Goodell: 'Of course' he'd pick up the phone for Brady settlement talks

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Goodell: 'Of course' he'd pick up the phone for Brady settlement talks

While a settlement between the NFL and Tom Brady seems unlikely -- OK, highly unlikely -- commissioner Roger Goodell told ESPN Radio on Friday that he would "of course" pick up the phone if the Patriots or their quarterback called to discuss an agreement. 

Still, Goodell didn't say whether or not he would be open to knocking down Brady's four-game suspension that was reinstated by the Second Circuit Court of Appeals ruling from earlier this week. 

"We had a lot of discussions last summer," Goodell said. "There were a lot of offers back and forth about what to do to settle the issue. They chose to pursue the issue and we chose to move forward and we are where we are."

There continue to be voices speaking out on how Goodell may wield too much power when it comes to player discipline, the latest of which being that of Saints quarterback Drew Brees. But Goodell defended his role, as he has most of this week, citing the importance of the "integrity of the game."

"I am not going to hand off the integrity of the NFL to somebody who does not understand our business," Goodell said. "That is what we're going to maintain when it comes to the integrity of the game. Maybe something as it relates to the drug program and whether proper protocol is followed? I get it. Go ahead. Somebody else can make that decision. But when it comes to integrity of the game, that is the commissioner's responsibilities and has been since the day the NFL was formed."

NFL Draft picks No. 25-31: Broncos move up to grab QB Lynch

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NFL Draft picks No. 25-31: Broncos move up to grab QB Lynch

No access at Gillette? No first-round pick unless the Patriots make a swap into the latter stages of the round? No problem. We're all over it from the palatial offices here in Burlington. We go pick-by-pick through the first round.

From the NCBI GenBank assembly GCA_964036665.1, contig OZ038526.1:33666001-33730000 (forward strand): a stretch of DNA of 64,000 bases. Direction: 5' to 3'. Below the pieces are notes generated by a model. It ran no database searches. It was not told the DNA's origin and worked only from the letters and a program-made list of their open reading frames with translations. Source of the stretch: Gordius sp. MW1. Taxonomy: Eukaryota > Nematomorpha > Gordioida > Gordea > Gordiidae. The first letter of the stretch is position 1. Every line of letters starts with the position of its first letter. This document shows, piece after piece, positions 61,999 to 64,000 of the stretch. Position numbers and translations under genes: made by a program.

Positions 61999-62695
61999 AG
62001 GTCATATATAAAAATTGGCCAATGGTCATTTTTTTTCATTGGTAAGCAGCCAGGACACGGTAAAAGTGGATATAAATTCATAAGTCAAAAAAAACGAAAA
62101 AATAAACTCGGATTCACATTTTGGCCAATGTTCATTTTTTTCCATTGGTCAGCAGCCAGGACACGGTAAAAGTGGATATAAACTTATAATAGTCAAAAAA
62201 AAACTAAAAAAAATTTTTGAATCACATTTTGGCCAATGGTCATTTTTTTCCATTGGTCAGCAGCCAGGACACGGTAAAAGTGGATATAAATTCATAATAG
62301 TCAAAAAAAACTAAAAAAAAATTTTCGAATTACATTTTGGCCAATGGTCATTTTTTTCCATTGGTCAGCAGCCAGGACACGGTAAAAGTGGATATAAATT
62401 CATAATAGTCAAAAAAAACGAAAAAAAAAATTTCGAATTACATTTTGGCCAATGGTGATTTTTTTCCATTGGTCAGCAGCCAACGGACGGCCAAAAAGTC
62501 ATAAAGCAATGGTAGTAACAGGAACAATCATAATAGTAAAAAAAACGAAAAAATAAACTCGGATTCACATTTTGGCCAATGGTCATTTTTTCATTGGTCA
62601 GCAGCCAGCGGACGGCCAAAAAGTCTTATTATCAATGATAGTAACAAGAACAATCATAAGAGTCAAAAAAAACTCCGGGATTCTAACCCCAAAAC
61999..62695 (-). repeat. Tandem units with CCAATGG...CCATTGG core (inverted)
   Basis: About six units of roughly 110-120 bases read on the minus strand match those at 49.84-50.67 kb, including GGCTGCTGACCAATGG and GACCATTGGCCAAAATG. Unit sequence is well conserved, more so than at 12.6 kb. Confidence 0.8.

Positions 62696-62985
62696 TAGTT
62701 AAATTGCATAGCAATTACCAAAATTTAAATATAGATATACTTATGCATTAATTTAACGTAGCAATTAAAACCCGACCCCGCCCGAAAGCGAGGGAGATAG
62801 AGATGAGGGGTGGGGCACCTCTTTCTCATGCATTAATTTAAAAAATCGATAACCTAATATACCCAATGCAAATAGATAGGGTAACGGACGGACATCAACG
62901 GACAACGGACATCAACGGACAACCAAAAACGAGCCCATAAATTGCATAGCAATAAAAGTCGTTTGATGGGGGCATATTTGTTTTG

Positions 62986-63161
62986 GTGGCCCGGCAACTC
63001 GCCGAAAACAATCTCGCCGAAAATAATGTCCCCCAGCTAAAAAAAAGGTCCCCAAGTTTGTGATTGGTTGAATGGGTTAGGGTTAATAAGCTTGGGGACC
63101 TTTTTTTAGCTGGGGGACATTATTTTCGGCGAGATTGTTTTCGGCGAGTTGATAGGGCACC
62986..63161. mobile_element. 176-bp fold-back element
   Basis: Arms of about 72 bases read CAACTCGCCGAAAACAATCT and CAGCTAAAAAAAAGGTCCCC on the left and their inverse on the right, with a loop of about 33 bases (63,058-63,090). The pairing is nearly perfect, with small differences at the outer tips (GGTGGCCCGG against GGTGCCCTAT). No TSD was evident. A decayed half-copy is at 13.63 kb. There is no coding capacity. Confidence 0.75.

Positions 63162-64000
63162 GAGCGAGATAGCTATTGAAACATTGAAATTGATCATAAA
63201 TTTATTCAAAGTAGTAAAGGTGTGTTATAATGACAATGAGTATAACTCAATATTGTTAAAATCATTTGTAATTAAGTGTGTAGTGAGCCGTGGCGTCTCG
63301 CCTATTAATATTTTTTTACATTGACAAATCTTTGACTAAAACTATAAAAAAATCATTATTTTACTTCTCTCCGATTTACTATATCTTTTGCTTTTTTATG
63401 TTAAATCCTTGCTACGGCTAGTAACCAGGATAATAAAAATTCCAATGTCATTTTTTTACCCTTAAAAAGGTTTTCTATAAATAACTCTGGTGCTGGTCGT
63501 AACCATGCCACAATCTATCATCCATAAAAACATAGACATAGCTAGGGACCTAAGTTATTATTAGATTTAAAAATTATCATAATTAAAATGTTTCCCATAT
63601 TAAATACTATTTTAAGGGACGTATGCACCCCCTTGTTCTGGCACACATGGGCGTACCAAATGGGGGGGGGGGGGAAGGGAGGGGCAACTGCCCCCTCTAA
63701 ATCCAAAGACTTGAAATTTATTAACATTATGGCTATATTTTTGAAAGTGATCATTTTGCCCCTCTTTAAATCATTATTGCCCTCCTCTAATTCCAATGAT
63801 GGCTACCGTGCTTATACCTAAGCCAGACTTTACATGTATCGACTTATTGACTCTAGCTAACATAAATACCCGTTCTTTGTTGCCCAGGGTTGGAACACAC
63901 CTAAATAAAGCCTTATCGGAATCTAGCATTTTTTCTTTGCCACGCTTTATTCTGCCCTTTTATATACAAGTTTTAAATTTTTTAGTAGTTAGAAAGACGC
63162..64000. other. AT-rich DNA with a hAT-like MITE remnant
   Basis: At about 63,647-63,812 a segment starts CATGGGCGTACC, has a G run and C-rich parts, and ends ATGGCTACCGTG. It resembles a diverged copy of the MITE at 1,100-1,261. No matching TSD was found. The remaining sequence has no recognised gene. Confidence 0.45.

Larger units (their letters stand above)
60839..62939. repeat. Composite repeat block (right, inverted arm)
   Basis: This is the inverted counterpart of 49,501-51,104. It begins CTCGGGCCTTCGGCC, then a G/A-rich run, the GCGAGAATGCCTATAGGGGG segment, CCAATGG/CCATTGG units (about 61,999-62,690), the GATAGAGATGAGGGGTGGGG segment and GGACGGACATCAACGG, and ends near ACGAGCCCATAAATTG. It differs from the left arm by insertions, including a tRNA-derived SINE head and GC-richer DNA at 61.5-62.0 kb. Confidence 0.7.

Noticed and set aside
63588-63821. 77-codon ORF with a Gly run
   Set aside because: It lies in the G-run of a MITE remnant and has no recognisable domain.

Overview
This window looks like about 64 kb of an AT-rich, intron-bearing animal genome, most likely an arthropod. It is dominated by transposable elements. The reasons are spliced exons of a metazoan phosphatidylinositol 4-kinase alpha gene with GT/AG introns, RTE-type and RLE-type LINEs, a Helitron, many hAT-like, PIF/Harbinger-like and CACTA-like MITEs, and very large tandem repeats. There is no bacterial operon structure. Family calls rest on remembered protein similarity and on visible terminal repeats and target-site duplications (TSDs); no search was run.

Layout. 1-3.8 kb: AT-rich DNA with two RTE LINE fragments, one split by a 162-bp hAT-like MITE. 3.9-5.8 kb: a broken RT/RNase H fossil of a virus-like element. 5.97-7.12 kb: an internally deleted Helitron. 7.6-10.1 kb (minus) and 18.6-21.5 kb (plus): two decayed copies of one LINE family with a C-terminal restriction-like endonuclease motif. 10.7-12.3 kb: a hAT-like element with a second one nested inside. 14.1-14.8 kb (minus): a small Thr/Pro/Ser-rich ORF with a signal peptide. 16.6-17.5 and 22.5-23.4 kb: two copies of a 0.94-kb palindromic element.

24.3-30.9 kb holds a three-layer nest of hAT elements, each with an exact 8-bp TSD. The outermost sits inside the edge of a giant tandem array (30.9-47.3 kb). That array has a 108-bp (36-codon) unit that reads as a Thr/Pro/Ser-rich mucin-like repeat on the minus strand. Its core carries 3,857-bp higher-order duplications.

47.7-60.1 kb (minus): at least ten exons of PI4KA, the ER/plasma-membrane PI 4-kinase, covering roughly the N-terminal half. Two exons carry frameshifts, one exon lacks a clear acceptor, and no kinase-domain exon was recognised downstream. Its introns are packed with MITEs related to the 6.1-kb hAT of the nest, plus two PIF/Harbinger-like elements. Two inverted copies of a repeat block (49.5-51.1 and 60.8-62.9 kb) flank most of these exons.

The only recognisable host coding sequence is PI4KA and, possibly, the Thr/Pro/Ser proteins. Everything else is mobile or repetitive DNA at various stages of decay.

Steelers: Artie Burns, CB, Miami

Mike Tomlin had to be a little bit miffed when he saw the Bengals take Williams Jackson III with the No. 24 pick. The Steelers needed a corner in the worst way, and their division rival took the top available player at that position one slot ahead of them. Credit Pittsburgh for sticking with its plan if it works out, though. Burns is a corner who has all the traits you could ever want -- length, athleticism, ball skills -- but he's going to need work on his technique if he wants to slow down AJ Green twice a year. 

Broncos: Paxton Lynch, QB, Memphis

He may not be ready to start right away, but the Broncos knew what they were doing when they traded up. Lynch is a big-armed quarterback who at 6-foot-7 has enough athleticism to be able to roll out and make throws on the run -- something that will be asked of him in Gary Kubiak's offense. Mark Sanchez still may be Denver's best bet in Week 1, but if Lynch even approaches his potential in Year 1, he could see some starter's snaps. 

Packers: Kenny Clark, DT, UCLA

He's not built like BJ Raji, but Clark will help fill left the void Raji left behind when the veteran defensive tackle walked away from the game this offseason. A strong player who hasn't yet turned 21 years old, Clark has all kinds of upside to offer Mike McCarthy's defense. 

49ers: Joshua Garnett, OG, Stanford

The Niners traded up to this spot, leading many to believe that they'd go after a quarterback. Connor Cook, perhaps? Instead they made the oh-so-flashy move to lock up a guard. Garnett had a lot of success in Stanford's pro-style offense playing alongside left tackle Kyle Murphy. Garnett is a machine in the running game and should be a longtime starter. 

Cardinals: Robert Nkemdiche, DL, Ole Miss

Arizona came into the draft pretty well-set offensively so adding an explosive presence on the interior like Nkemdiche helps make them a more well-rounded roster. He has plenty of off-the-field concerns, but if he can keep his head on straight, this will represent great value for coach Bruce Arians and Co. The Patriots offensive line will have its hands full Week 1 with Nkemdiche, Chandler Jones and Calais Campbell to worry about. 

Panthers: Vernon Butler, DL, Louisiana Tech

The Panthers could've used a corner or a receiver. A defensive end might've made sense, too. Instead, they went after this big-bodied monster. Weighing in at over 320 pounds, Butler handles his weight well and should be able to help collapse opposing offensive lines at the next level. A defense that was already very good just got a little better up front. 

Seahawks: Germain Ifedi, OT, Texas A&M

The Seahawks (and quarterback Russell Wilson) can breathe easy as they escape the first round with some much-needed offensive line help. There are some questions as to where Ifedi will play on the line -- is he a guard or a right tackle? -- but his length and overall athleticism should help him turn into a building block in the trenches.